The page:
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Create a parfor-Loop

The safest approach when creating a parfor-loop is to assume that iterations are performed on different MATLAB® workers in the parallel pool, so there is no sharing of information between iterations. If you have a for-loop in which all iterations are completely independent of each other, this loop is a good candidate for a parfor-loop. Basically, if one iteration depends on the results of another iteration, these iterations are not independent and cannot be evaluated in parallel, so you cannot easily reprogram the loop into a parfor-loop. For more details on independent iterations, see Compare for-Loops and parfor-Loops.

The following example produces equivalent results, with a for-loop on the left, and a parfor-loop on the right. Try typing each in your MATLAB Command Window:

clear A
for i = 1:8
   A(i) = i;
end
A
A =

     1     2     3     4     5     6     7     8
clear A
parfor i = 1:8
   A(i) = i;
end
A
Starting parallel pool (parpool) using the 'local' profile ... connected to 4 workers.

A =

     1     2     3     4     5     6     7     8

Each element of A is equal to its index. The parfor-loop works because each element depends only upon its iteration of the loop, and upon no other iterations. for-loops that merely repeat such independent tasks are ideally suited candidates for parfor-loops.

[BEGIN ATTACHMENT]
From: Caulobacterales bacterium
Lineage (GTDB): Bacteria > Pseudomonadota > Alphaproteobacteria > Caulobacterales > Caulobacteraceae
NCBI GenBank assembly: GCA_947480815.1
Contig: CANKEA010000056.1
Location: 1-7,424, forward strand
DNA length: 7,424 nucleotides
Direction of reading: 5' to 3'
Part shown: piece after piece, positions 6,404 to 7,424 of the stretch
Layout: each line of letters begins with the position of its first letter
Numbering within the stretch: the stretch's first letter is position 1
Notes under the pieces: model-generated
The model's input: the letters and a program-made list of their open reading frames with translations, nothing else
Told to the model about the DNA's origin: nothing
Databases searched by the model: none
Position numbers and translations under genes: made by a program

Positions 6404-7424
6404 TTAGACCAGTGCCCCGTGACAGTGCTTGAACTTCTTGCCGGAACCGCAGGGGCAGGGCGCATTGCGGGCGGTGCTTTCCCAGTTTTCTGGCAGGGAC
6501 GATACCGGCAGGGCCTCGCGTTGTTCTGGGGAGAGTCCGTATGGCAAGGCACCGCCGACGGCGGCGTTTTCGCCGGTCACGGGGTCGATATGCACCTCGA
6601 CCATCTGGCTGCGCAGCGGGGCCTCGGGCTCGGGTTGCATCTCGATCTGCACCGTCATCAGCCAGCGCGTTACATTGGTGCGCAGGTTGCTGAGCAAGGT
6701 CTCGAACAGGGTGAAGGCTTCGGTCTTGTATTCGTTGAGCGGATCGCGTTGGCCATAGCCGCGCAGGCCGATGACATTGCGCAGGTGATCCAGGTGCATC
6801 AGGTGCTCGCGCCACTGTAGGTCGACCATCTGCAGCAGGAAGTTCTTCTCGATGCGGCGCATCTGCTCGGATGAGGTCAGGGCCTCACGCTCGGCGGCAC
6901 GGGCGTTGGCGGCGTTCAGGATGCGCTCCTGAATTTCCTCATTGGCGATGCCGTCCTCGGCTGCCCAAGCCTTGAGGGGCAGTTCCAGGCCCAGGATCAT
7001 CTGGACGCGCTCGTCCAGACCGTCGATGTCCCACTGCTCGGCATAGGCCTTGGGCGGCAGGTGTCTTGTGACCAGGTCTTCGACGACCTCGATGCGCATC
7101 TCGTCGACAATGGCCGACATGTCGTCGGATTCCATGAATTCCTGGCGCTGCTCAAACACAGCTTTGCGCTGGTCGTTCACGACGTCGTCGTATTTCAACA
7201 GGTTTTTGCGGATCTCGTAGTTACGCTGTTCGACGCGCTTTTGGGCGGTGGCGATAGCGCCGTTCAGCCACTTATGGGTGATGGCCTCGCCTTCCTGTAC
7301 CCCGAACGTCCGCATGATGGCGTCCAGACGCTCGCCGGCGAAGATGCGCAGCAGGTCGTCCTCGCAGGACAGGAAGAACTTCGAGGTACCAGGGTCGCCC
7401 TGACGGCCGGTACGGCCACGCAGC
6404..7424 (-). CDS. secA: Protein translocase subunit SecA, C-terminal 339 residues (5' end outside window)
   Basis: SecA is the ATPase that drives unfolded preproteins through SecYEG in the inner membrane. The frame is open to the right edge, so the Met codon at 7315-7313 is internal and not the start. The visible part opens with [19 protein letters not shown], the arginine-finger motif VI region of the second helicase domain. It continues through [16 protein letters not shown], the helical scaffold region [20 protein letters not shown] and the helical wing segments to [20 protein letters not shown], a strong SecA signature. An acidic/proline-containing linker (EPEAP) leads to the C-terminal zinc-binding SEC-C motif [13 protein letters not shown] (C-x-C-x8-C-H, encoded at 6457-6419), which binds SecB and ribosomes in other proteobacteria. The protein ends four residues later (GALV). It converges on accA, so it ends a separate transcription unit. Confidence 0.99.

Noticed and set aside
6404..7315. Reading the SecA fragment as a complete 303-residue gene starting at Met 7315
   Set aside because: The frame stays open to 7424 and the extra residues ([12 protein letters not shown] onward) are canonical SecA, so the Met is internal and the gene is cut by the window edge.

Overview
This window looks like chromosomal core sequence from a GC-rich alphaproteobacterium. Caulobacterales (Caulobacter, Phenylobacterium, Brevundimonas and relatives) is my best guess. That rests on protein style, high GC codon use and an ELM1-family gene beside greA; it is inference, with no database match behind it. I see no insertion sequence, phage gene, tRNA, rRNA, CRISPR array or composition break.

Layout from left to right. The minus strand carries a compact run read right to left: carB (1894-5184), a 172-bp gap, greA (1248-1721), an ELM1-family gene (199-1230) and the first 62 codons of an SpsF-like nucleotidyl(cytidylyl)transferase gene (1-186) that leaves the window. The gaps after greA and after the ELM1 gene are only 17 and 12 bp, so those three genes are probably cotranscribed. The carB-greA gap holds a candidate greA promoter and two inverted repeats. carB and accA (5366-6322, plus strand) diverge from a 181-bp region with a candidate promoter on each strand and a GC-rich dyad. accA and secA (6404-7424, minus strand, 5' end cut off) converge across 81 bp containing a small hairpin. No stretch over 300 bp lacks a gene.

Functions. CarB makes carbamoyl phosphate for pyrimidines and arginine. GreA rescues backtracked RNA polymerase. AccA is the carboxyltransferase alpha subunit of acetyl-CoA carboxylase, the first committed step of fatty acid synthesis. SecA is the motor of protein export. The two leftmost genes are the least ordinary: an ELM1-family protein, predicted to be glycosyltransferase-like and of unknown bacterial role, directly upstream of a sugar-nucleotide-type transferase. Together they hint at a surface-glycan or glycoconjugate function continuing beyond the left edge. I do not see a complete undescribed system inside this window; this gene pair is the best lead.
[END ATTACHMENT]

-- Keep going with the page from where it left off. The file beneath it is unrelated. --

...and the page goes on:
Note   If you have not started a parallel pool, parfor creates a pool using your default cluster profile, if your parallel preferences are set accordingly.

You can specify your inputs and outputs in parfor loops in different ways.

If you use a function that is not strictly computational in nature (e.g., input, keyboard) in a parfor-loop or in any function called by a parfor-loop, the behavior of that function occurs on the worker. The behavior can include hanging the worker process or having no visible effect at all.

When running a parfor-loop on a parallel pool, all command-line output from the workers displays in the client Command Window, except output from variable assignments. Because the workers are MATLAB sessions without displays, any graphical output (for example, figure windows from plot) from the pool does not display at all.

MATLAB Path

All workers executing a parfor-loop must have the same MATLAB search path as the client, so that they can execute any functions called in the body of the loop. Therefore, whenever you use cd, addpath, or rmpath on the client, it also executes on all the workers, if possible. For more information, see the parpool reference page. When the workers are running on a different platform than the client, use the function pctRunOnAll to properly set the MATLAB search path on all workers.

Functions files that contain parfor-loops must be available on the search path of the workers in the pool running the parfor, or made available to the workers by the AttachedFiles setting of the parallel pool.

See Also

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